Rare Alligator Snapping Turtle Found at Center Hill

Wildlife diversity biologist Chris Simpson and Putnam County wildlife officer Mike Beaty measure the overall length of the alligator snapping turtle. (TWRA Photo)
While regular snapping turtles are found all across Tennessee, alligator snapping turtles are typically found only in West Tennessee and a small portion of the Cumberland River. (TWRA Image)

Authorities found a rare alligator snapping turtle at Center Hill Lake on the Cumberland Plateau. Although the huge turtle was dead, it was still a notable find. Alligator snapping turtles were thought to live in only in West Tennessee and a small portion of the Cumberland River. Alligator snapping turtles should not be confused with regular snapping turtles, which are found all across the state. Alligator snapping turtles have a longer snout with hooked beak, extra marginal scutes, and more conspicuous ridges on the shell.

When the find was reported on Center Hill lake U.S. Army Corp of Engineers authorities called the area Tennessee Wildlife Resources Agency wildlife officer, Mike Beaty, who in turn called Region 3 wildlife diversity biologist, Chris Simpson. The pair tracked down the turtle for documentation and research purposes. Alligator snapping turtles are classified as “In Need of Management” by TWRA, and considered very rare and imperiled by the Tennessee Department of Environment and Conservation. Populations were severely reduced in the past due to unregulated harvesting and habitat loss.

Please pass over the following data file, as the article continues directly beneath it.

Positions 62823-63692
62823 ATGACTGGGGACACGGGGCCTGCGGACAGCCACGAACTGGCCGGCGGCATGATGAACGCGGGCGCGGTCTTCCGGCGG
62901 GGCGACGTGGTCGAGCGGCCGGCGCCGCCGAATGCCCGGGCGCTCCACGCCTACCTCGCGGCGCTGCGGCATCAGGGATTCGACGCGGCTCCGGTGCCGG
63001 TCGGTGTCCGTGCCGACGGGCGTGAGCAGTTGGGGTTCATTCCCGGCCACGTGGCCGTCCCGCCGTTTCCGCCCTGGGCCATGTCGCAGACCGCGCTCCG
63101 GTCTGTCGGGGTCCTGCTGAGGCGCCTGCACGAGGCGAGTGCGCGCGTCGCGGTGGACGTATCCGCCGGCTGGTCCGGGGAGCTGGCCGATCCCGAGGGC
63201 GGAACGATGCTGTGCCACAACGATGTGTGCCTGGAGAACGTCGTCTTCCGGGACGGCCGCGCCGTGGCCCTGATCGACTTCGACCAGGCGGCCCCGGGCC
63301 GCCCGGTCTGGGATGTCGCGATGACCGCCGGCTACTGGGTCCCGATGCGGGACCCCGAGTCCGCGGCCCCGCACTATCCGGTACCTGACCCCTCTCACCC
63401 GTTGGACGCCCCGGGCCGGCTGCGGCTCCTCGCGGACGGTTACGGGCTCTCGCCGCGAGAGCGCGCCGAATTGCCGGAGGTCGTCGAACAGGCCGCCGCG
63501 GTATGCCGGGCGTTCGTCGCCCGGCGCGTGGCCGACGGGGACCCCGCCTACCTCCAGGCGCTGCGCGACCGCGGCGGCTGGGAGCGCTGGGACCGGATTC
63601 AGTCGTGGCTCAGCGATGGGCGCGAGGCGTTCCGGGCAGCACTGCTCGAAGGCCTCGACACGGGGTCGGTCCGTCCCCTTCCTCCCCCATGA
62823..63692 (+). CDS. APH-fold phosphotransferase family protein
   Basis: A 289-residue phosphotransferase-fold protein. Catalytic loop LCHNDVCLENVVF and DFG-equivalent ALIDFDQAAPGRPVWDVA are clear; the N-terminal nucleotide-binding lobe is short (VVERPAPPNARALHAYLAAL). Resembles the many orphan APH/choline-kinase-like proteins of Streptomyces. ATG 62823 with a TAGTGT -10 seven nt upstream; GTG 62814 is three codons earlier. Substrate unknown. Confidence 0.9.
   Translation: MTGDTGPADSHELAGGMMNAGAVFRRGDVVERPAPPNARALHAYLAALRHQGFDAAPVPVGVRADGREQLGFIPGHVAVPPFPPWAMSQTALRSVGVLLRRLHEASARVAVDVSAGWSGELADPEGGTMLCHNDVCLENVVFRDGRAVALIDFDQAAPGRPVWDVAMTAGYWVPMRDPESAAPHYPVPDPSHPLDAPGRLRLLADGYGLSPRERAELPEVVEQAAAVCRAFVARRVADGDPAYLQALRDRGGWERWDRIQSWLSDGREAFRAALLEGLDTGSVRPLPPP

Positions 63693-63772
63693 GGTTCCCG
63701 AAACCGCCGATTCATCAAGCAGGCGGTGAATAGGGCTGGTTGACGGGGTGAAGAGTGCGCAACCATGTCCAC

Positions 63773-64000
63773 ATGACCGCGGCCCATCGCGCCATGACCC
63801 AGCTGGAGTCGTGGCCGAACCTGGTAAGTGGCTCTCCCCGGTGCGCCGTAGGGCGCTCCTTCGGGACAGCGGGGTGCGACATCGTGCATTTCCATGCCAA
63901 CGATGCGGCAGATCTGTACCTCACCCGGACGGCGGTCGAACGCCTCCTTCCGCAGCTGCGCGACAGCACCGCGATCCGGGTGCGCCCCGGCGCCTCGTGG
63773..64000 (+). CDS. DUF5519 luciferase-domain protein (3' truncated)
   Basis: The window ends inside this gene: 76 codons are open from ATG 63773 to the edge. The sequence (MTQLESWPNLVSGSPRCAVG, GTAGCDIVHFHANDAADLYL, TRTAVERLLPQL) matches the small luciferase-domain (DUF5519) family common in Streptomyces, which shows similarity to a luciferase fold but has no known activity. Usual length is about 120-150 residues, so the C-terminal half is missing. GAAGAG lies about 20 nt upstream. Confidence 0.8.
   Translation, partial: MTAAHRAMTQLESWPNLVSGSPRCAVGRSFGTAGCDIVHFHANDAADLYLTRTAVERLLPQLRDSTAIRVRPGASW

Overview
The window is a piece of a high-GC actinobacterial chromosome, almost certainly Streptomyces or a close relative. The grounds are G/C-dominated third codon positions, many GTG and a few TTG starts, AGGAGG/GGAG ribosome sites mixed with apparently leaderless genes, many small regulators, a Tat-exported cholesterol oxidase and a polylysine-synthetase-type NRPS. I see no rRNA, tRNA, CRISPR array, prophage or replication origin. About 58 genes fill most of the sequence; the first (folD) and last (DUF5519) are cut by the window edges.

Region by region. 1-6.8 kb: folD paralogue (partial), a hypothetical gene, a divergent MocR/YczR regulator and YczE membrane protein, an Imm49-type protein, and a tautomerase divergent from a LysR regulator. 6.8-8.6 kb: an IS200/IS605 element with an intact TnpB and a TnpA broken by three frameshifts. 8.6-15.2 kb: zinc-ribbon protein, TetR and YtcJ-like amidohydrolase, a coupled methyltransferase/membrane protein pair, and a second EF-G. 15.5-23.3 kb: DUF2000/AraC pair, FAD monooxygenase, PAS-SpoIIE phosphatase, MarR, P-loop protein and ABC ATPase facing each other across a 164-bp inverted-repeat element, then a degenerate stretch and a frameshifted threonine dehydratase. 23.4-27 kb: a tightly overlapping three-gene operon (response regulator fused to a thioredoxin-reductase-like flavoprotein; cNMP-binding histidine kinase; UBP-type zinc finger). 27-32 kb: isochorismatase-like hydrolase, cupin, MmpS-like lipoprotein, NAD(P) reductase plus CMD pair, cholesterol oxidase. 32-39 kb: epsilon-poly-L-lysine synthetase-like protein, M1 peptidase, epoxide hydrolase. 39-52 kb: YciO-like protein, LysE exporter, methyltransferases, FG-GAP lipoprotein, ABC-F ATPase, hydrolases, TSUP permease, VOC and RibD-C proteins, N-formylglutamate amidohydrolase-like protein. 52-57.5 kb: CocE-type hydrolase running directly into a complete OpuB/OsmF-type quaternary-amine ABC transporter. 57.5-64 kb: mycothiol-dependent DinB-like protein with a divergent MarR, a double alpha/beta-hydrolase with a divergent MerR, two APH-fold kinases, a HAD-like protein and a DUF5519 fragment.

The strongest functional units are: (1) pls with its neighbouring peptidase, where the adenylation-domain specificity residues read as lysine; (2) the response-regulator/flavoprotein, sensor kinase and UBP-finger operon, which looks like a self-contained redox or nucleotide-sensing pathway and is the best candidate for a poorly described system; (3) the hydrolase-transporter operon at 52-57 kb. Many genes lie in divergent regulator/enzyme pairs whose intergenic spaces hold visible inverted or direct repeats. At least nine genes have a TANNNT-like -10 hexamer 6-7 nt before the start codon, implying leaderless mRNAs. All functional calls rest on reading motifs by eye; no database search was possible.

Female alligator snapping turtles leave the water in spring or summer to dig a nest and lay up to 50 or 60 round, leathery eggs. The eggs will hatch in 2.5 to 3.5 months later, depending on the nest temperature and humidity. Females do not provide any care for their young.(Photo credit embedded on TWRA photo)

West Tennessee TWRA biologists have been working with alligator snappers since the 1990’s to protect existing populations and restore them to other areas where populations have declined.

Alligator snapping turtles prefer slow moving waters with soft substrate. These turtles are not as long lived as other large turtles such as ocean turtles. Males live an average of 26 years and females live an average of 23 years. The alligator snapping turtle is the largest turtle in Tennessee with an average shell length of 20-24 inches.

Simpson said the shell measurement on the Center Hill Lake alligator snapping turtle was 19.5 inches and an overall length of four feet. The turtle was fairly decayed and could not be weighed. It is thought to be a male. Genetic material was also collected for further analysis.

The hooked beak is just one of the identifying characteristics of an alligator snapping turtle. The alligator snapping turtle has a very unique hunting strategy. While lying on the bottom of a lake or river it holds its mouth wide open and wiggles a small wormlike appendage on the floor of its mouth to lure unsuspecting fish. (TWRA Photo)

How the turtle came to be at Center Hill Lake could remain a mystery. Did someone illegally release the turtle and if so when? Center Hill Lake dam was built in 1948. The turtle would not have been in the area prior to the building of the dam. However, this species naturally occurred in the Cumberland River system prior to the building of the dam.  Genetic testing might reveal the waterway of origin.

Simpson said, “Dealing with these situations and cataloging information is truly enjoyable. Any information we can gain on a GCN species is valuable”.

Sightings can be reported by contacting TWRA (Chattanooga Regional Office: 1-800-262-6704).

Learn more about alligator snapping turtles here.

Wildlife diversity biologist Chris Simpson takes a genetic sample that might reveal more information. (TWRA Photo)
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